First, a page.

• Multiple pesticide residues are extremely rare on Clean Fifteen vegetables. Only 8 percent of Clean Fifteen fruit and vegetable samples had two or more pesticides.
See the full list of fruits and vegetables.

Health Benefits of Reducing Dietary Pesticide Exposure

Organic standards prohibit the use of synthetic pesticides, among other things. Eating organic food reduces pesticide exposure and is linked to a variety of health benefits, according to an article published this year in the peer-reviewed journal Nutrients.2 In four separate clinical trials, people who switched from conventionally grown to organic foods saw a rapid and dramatic reduction in their urinary pesticide concentrations, a marker of pesticide exposure. Additional studies have linked higher consumption of organic foods to lower urinary pesticide levels, improved fertility and birth outcomes, reduced incidence of non-Hodgkin’s lymphoma, lower BMI and reduced risk of Type 2 diabetes.4

Researchers from Harvard University used USDA test data and methods similar to ours to classify produce as having high or low pesticides. Remarkably, their lists of high and low pesticide crops largely overlap with our Dirty Dozen and Clean Fifteen.

Fertility studies' classification of pesticide residues
High pesticide residue score Apples, apple sauces, blueberries, grapes, green beans, leafy greens, pears, peaches, potatoes, plums, spinach, strawberries, raisins, sweet peppers, tomatoes, winter squash
Low to moderate pesticide residue score Apple juice, avocados, bananas, beans, broccoli, cabbage, cantaloupe, carrots, cauliflower, celery, corn, eggplant, grapefruit, lentils, lettuce, onions, oranges, orange juice, peas, prunes, summer squash, sweet potatoes, tofu, tomato sauces, zucchini

The Harvard researchers also found that people who ate greater quantities of crops high in pesticides had higher levels of urinary pesticides and lower fertility.5,6 Alternatively, people who ate a pro-fertility diet, which included the low pesticide crops, among other foods and nutrients, like whole grains and folic acid, were more likely to have a successful pregnancy.7

From these studies, it is unclear whether the positive effects associated with organic foods are directly and exclusively caused by lower pesticide exposures.

People who eat higher amounts of organic produce tend to be more health-conscious in general, making it difficult to determine the exact cause of an observed health outcome. Clinical trials – in which participants are monitored before and after switching to an organic diet – may be better able to identify cause-and-effect links between diet and outcomes.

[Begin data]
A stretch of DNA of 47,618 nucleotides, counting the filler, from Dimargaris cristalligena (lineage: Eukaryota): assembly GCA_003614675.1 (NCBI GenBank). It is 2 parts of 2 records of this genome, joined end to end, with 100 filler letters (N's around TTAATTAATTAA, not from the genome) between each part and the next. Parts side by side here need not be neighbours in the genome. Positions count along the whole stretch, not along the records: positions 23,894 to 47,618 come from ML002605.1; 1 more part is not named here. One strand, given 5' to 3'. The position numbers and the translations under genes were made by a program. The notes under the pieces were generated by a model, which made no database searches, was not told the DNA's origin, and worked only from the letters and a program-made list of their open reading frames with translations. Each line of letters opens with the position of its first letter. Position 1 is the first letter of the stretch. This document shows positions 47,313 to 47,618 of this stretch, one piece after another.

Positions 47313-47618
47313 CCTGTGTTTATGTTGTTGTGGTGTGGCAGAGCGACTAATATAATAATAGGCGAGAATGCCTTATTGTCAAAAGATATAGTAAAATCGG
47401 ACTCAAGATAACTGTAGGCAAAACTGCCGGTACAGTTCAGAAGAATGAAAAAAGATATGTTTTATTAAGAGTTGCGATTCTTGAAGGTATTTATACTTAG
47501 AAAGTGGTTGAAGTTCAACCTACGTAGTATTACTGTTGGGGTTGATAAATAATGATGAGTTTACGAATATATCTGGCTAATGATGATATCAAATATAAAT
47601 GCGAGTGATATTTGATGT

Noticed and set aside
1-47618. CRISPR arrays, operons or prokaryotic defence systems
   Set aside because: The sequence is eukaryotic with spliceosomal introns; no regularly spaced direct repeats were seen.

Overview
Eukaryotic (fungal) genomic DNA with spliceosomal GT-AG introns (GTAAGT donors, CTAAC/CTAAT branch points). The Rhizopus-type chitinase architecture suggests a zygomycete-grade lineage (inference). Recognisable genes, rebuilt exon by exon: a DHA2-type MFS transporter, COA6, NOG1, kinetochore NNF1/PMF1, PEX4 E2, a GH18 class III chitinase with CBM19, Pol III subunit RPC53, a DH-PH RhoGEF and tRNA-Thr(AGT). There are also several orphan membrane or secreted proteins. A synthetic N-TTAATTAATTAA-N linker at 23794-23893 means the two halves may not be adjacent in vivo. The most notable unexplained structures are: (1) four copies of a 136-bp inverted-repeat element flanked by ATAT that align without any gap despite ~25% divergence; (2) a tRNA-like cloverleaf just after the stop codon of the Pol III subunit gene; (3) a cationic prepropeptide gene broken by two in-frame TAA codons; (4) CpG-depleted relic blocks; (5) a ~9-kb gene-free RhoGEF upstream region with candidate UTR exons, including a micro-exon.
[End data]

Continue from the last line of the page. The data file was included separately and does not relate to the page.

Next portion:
But so far, the clinical trials for organic foods have been short-term studies, spanning days or months, although health benefits from eating organic foods may take much longer to become evident. Until long-term clinical trials are completed, the published observational studies provide the best evidence in support of eating organic.

In 2012, the American Academy of Pediatrics issued an important report that said children have “unique susceptibilities to [pesticide residues’] potential toxicity.” The academy cited research that linked pesticide exposures in early life to pediatric cancers, decreased cognitive function and behavioral problems. It advised its members to urge parents to consult “reliable resources that provide information on the relative pesticide content of various fruits and vegetables.” A key resource it cited was EWG’s Shopper’s Guide to Pesticides in Produce.8

An EWG investigation published last year found that for most pesticides, the EPA does not apply additional restrictions to safeguard children’s health. The landmark 1996 Food Quality Protection Act required the EPA to protect children’s health by applying an extra margin of safety to legal limits for pesticides in food. Yet, as our investigation found, this tenfold margin of safety was not included in the EPA’s allowable limits for almost 90 percent of the most common pesticides.

Genetically Engineered Crops

Genetically engineered crops, or GMOs, are most commonly found in processed foods rather than in fresh produce. Corn syrup and corn oil, produced from predominantly GMO starchy field corn, are commonly found in processed foods. However, you may find genetically modified zucchini, yellow squash, sweet corn, papaya and apples in U.S. markets, though only papayas are predominantly GMO.

Under a law passed in 2016, beginning in 2022, some GMO food products in the U.S. must be labeled. However, based on the final rule released in 2018, these labels may be difficult to interpret, with confusing terms like “bioengineered.” Until the law takes effect, consumers who want to avoid GMOs may choose organic zucchini, yellow squash, sweet corn, papaya, apples and potatoes. Processed goods that are certified organic or bear Non-GMO Project Verified labels can also be trusted to be GMO-free.